University officials told the Knoxville News Sentinel that the funding isn't there to move forward.
"For right now it is off the table," said Kina Mallard, Carson-Newman's executive vice president and university provost
The cadaver research center, proposed nearly a year ago, would have helped anchor a graduate-study program in forensic science on a New Market hilltop in rural Jefferson County. Art Bohanan, a nationally known retired fingerprint specialist for the Knoxville Police Department, had planned to donate the site, where students could observe how human bodies and animal carcasses decompose over time and what that decomposition does to the environment.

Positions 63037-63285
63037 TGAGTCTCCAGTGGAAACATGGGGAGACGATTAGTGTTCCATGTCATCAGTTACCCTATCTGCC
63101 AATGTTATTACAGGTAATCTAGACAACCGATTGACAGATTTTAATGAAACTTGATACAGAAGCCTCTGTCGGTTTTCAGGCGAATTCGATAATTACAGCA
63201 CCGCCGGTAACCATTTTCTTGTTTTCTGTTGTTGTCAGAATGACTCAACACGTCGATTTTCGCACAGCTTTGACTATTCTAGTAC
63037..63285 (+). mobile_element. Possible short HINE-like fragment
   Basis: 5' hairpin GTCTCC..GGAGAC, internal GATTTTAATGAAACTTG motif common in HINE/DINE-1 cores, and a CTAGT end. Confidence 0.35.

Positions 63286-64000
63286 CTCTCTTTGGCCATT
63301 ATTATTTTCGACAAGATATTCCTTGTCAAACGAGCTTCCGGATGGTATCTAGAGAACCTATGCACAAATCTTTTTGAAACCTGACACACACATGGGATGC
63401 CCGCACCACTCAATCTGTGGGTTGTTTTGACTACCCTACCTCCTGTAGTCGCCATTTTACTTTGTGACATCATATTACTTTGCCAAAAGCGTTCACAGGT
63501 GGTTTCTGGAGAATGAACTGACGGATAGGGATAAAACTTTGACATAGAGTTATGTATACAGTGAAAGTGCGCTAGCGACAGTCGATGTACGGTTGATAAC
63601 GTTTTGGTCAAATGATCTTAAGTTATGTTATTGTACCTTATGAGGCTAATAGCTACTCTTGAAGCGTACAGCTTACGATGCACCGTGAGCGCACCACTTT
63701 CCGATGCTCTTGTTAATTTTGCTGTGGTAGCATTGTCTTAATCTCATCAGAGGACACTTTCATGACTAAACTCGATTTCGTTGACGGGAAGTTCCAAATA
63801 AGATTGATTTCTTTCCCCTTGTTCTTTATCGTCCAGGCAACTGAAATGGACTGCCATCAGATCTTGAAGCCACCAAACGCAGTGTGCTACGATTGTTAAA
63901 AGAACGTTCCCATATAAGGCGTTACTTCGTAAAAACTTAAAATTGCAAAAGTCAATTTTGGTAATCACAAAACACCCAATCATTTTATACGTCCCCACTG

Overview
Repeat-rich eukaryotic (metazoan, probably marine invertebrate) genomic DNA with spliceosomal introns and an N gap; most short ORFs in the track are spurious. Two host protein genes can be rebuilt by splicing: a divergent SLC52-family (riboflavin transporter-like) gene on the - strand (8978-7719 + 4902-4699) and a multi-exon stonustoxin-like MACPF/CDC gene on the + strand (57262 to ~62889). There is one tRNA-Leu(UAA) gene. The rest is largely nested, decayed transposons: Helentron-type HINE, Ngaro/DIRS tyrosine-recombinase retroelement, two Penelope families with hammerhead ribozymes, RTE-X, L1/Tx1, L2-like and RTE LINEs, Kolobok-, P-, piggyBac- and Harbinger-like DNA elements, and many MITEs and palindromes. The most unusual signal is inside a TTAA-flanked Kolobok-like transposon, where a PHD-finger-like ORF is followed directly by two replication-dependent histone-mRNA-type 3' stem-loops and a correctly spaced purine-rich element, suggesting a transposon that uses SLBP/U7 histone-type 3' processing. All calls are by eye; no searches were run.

Only four cadaver research centers, or body farms, exist worldwide, including the world-famous University of Tennessee body farm in Knoxville. None of them study the environmental effects of body decomposition.
Bohanan and other supporters had hoped Jefferson County would host the first.